Barack Obama to Joe "The Plumber" Wurzelbacher: I think when you spread the wealth around, it’s good for everybody.
I was out of the country last week and as always, was glad to hear the words "welcome home" from the immigration officer upon my return. I came back to America, but apparently not to "real" America. I participated in the IEEE International Workshop on Machine Learning for Signal Processing (MLSP), which was held in Mexico this year. At the conference banquet, I sat between J. J. Remus of Duke University and Sergios Theodoridis of the University of Athens. Remus, who is originally from Wasilla, Alaska (for certain a part of "real" America), had a poster on distance-weighted nearest neighbor classification. Theodoridis gave a plenary talk and a regular oral presentation on using a sequence of projections onto convex sets in reproducing kernel Hilbert spaces to find feasible, but not necessarily optimized, solutions to problems such as finding classifiers.
A paper on sparsity measures, which relates to the quotation at the top of this post, was presented by Niall Hurley and Scott Rickard. Rickard had proposed six desiderata for sparsity measures in 2004, of which four were originally proposed by economists in the early part of the last century in the context of wealth inequity. In the MLSP work, it is shown that among fifteen sparsity measures, including the popular ℓ0 and ℓ1, the Gini index alone satisfies the six desiderata. Considering a vector of coefficient absolute values, where a large valued coefficient is analogous to a rich person, the six desiderata are:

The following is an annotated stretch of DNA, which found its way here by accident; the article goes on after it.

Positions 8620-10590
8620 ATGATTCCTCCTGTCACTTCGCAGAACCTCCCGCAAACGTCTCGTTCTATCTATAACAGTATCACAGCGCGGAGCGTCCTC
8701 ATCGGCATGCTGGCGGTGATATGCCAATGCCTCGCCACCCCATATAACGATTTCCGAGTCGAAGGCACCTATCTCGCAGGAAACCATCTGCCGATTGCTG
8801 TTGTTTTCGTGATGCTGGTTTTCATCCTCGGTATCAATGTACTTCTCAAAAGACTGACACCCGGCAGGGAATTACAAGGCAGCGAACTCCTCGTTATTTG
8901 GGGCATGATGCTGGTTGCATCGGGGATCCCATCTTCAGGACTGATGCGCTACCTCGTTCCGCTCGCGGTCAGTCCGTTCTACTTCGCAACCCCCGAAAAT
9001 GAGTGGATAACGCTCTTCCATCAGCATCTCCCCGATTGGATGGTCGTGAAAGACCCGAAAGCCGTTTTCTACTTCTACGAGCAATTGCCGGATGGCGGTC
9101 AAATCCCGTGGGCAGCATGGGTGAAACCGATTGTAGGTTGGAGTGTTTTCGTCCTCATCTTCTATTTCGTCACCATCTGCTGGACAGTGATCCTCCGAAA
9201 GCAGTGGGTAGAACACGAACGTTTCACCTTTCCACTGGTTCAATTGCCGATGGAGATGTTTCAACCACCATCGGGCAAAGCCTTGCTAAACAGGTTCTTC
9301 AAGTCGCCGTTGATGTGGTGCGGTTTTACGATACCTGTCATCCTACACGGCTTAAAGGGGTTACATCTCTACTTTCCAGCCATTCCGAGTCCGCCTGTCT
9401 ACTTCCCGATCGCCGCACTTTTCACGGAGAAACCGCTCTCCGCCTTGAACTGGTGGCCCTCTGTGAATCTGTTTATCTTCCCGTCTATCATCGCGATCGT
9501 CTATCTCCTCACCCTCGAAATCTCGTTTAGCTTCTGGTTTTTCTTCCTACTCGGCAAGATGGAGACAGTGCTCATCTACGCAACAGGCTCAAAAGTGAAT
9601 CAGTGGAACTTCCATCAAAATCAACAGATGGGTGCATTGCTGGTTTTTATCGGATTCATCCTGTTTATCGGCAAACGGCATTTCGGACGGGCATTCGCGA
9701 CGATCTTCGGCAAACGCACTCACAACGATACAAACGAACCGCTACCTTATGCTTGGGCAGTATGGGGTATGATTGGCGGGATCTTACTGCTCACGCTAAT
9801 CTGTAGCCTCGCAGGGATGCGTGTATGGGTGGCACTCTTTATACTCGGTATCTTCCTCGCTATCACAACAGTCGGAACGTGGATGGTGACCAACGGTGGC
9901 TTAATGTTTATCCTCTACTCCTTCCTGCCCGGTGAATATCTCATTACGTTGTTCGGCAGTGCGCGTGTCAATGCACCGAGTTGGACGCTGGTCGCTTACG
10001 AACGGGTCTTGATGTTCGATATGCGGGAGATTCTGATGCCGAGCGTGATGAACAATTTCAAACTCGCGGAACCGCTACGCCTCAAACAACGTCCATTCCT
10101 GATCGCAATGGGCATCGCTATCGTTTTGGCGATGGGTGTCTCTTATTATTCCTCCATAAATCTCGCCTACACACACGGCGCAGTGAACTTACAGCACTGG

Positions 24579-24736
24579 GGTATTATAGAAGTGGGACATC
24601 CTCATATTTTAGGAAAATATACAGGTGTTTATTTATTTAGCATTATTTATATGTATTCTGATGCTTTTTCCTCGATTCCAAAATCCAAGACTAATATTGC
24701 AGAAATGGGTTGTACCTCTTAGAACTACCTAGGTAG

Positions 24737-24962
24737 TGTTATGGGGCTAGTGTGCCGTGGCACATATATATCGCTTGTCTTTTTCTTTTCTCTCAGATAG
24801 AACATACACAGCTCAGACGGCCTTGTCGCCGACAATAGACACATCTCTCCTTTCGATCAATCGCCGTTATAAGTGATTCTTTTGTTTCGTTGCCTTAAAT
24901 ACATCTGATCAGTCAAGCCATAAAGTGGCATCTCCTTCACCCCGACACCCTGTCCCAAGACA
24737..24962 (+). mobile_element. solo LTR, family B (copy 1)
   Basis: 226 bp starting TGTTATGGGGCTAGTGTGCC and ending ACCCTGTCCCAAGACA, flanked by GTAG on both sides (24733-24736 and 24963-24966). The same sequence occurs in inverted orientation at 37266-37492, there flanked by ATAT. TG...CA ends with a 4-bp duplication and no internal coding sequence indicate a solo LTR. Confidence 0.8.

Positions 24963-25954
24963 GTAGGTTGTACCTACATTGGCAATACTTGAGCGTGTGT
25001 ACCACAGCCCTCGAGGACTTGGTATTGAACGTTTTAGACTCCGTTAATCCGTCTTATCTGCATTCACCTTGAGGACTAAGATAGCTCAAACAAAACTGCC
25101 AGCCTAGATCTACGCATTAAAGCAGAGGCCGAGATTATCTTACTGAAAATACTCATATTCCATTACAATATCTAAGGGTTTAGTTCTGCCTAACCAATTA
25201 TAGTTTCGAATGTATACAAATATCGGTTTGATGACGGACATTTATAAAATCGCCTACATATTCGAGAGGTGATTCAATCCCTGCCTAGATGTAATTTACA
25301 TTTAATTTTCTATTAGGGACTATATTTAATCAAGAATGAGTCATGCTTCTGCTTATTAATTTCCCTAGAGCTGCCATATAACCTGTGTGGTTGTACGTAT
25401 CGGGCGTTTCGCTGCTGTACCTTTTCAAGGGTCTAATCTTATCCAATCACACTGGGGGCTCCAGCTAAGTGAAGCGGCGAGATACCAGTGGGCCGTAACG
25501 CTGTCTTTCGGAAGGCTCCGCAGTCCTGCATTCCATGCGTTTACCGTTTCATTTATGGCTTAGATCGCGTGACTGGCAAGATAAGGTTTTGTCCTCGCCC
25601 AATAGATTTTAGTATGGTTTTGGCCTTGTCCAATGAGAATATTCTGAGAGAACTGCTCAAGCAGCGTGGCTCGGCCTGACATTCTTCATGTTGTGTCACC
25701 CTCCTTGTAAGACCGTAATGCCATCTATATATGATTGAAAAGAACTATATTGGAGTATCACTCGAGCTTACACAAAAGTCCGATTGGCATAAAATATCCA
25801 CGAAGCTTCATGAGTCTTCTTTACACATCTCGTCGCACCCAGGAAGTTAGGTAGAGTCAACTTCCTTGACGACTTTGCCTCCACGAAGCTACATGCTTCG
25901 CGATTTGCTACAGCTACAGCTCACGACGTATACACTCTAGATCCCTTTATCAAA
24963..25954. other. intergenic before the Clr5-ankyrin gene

- Robin Hood. Stealing from the rich and giving to the poor decreases sparsity.
- Scaling. Multiplying the wealth distribution by a constant does not change sparsity.
- Rising Tide. Adding a constant to each coefficient decreases sparsity.
- Cloning. If there is a twin population with identical wealth distribution, the sparsity in one population is the same as in the combination of the two.
- Bill Gates. As one individual becomes infinitely wealthy, the wealth distribution becomes as sparse as possible.
- Babies. Adding individuals with zero wealth increases sparsity.
According to the analogy, a sparse signal representation is clearly not an Obama signal representation. I think I'll put in a request to change the title of a journal paper of mine to Palin Representation in Structured Dictionaries.